Ahmad al-Bakkais correspondence provides a rare, detailed glimpse into political and religious thought in the West African Sudan relating to three overriding concerns in the mid-nineteenth century: the nature of the imamate/caliphate in Sahelian and Sudanese communities; the problem of coming to terms with encroaching Christian powers; and the growing politicization of tariqah affiliation. The nature of the imamate had long preoccupied southern Saharan savants in the zdwiyah tradition out of which al-Bakka’i arose. Two positions had emerged by the early nineteenth century. One legitimated the acquisition of authority by force in times of fitnah (conflict, by which Saharan society, in the absence of a state, defined itself). The second, which was earlier argued by al-Bakka’!’s father, was that a sovereign is only an agent of corruption on earth, and that to seek the authority of the imamate is to challenge the established powers ordained by God. Al-Bakka’i used the latter argument to question the legitimacy first of the Masina jihad and then of al-Hajj `Umar’s movement, pointing up the fact that religious suzerainty in the region was owed to the `Alawi sultan in Morocco and/or the Ottoman sultan, because that was the largest Islamic polity of the time. The imam, he argued, must be a descendant of Quraysh Arabs in any event, and Fulani claims to this title represented innovation (bid’ah). In advice he ignored during the last three years of his life, al-Bakka’i summarized this position in his reply to Muhammad Bello’s suggestion that the Kunta shaykh declare a jihad himself. Al-Bakka’i warned, “jihad . . . leads to kingship, and kingship to oppression, and our condition as it is now is better for us than jihad, and safe from the error to which it leads” (Robinson, 1985, p. 305).

European visitors to the Muslim communities of the West African Sudan from the 1820s, growing European commercial interests along the West African coast by mid-century, and French colonial ventures in Algeria posed new religious and economic issues for West Africa’s Islamic leaders. For al-Bakka’i, Barth’s visit crystallized these issues. His response was to assert himself as an enlightened defender of Christians and Jews as people of the book, against his less informed critics who sought scriptural justification for detaining them. In correspondence with Ahmadu III of Masina he argued that since the only enemy of the Muslim peoples at the time was Russia (the Crimean War had just begun), Barth, a German under English sponsorship, could not be detained but rather deserved aman (safe passage).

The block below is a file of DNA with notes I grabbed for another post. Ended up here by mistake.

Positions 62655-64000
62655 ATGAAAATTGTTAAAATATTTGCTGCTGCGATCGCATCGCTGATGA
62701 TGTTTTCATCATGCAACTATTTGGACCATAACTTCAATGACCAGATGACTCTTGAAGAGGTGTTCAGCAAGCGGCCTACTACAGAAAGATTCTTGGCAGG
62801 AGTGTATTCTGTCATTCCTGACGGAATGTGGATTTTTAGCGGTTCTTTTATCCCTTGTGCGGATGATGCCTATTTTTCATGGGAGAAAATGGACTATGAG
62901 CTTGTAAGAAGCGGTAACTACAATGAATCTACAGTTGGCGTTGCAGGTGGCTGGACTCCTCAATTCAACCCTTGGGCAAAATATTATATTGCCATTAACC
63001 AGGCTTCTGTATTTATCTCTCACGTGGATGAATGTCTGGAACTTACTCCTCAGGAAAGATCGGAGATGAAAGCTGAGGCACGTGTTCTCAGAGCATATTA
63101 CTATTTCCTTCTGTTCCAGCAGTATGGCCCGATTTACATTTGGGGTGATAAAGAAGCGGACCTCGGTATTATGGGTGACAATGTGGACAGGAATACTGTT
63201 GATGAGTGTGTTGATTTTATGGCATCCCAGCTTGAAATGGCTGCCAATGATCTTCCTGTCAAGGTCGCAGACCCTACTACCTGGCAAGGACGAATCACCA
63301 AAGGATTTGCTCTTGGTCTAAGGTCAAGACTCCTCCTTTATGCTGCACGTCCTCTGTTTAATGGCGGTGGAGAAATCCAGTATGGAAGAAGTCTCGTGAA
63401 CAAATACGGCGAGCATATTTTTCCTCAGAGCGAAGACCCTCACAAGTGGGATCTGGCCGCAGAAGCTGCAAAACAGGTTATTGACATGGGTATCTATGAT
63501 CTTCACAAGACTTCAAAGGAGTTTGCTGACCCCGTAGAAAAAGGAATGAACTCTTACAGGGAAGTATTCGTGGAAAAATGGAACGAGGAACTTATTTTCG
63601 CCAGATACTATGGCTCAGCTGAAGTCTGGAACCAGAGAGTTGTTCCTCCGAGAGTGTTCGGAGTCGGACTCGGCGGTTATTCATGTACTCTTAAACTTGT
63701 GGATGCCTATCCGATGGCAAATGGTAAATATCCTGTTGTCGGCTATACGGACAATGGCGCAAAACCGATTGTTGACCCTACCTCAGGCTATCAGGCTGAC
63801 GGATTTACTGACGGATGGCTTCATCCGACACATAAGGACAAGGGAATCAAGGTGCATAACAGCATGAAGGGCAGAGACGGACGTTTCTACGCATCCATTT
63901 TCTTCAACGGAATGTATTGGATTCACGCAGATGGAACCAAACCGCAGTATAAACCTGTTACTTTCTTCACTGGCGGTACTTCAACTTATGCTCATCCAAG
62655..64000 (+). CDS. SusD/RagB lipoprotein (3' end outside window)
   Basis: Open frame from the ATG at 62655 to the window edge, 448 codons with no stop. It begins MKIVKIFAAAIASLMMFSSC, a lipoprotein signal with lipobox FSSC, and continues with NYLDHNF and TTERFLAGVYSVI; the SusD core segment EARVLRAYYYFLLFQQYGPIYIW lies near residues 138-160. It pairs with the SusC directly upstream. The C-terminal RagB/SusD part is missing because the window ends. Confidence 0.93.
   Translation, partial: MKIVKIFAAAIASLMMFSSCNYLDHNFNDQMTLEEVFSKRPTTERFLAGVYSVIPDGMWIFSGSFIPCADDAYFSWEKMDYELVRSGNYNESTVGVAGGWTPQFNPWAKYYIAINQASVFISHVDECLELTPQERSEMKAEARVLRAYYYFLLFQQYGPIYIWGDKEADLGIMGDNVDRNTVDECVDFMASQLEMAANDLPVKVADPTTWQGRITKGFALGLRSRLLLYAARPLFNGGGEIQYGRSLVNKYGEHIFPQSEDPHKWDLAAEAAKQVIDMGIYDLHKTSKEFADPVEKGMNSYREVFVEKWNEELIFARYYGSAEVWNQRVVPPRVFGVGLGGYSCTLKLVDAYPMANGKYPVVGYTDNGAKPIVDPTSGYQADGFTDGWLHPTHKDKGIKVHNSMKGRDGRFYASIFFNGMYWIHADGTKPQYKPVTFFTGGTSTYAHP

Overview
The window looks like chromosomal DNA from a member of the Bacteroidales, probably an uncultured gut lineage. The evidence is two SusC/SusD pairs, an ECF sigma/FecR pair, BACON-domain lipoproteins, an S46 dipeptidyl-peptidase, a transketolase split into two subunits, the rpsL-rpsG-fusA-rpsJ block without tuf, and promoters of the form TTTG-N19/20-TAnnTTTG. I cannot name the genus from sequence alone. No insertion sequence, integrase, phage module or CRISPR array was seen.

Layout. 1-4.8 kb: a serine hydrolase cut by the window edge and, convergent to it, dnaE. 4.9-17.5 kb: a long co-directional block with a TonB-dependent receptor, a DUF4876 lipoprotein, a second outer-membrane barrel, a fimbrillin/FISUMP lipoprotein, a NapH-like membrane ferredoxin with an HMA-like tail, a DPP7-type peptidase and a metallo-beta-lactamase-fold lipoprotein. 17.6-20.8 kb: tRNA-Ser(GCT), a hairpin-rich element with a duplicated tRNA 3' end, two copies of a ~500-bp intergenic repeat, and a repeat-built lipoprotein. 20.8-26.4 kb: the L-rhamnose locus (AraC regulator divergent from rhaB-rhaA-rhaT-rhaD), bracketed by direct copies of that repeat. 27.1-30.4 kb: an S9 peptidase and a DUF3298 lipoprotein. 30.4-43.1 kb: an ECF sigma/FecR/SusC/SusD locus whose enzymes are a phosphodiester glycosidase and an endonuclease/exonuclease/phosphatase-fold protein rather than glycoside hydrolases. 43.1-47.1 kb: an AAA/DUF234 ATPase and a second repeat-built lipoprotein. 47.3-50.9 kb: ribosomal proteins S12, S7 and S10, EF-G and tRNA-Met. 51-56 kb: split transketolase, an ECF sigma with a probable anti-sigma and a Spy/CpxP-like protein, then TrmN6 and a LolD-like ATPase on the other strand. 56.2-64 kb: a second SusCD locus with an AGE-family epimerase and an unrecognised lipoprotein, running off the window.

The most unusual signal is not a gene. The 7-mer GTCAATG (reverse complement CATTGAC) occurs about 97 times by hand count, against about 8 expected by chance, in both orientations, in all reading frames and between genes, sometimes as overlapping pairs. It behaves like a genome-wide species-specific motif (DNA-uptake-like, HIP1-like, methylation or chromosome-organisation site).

Al-Bakka’s hostility toward the Tijaniyah tariqah was closely linked to the political implications of al-Hajj `Umar Tal’s movement. It was a threat to the longstanding Kunta religious hegemony symbolized by the Qadiriyah, and al-Bakka’i was further scandalized by the authority granted to persons from the lower classes in the `Umarian state. Al-Bakka’i increased his attacks on the Tijaniyah during the 1850s, and by the time he was leading armed attacks on the `Umarian forces he was labeling Tijanis as infidels and atheists (zandaq). This confrontation effectively marks the beginning of a politicization of tariqah affiliation in the Western Sudan that was to gain even greater momentum in the years following his death.

Ahmad al-Bakka’i was one of the last principal Muslim spokesmen in the Western Sudan in the precolonial era for an accommodationist stance vis-a-vis the threatening Christian European presence and, until the last years of his life, an exponent of noninvolvement in temporal matters. He was also the last of the great Kunta shaykhs, whose prestige and religious influence were interwoven with the Qadiriyah and the economic fortunes of the Timbuktu region. His significance lies in his wide range and voluminous correspondence documenting these issues.

[See also Mauritania; Qadiriyah; Tijaniyah; and the biography of `Umar Tal.]


Ba, Amadou Hampate, and Jacques Daget. L’empire Peul de Macina. Mouton, 1962. Provides oral tradition of al-Bakkai’s career as it touched on Masina politics after 1848.

Robinson, David. The Holy War of Umar Tal. Oxford and New York, 1985. By far the best account of al-Hajj `Umar’s movement and alBakka’i’s career from an `Umarian perspective.

Saad, Elias N. A Social History of Timbuctu. Cambridge and New York, 1983. Surveys al-BakkaTs career from the perspective of Timbuktu history.

Zebadia, Abdel kader. “The Career of Ahmed al-Bakkay.” Revue d’Histoire Maghrebine 3 (1975): 75-83. Summarizes his 1974 University of London Ph.D. thesis, which is the most thorough compilation of al-Bakk ai’s correspondence to date.


Azhar Niaz Article's Source: http://islamicus.org/bakkai-al-kunti-ahmad-al/

  • writerPosted On: October 14, 2012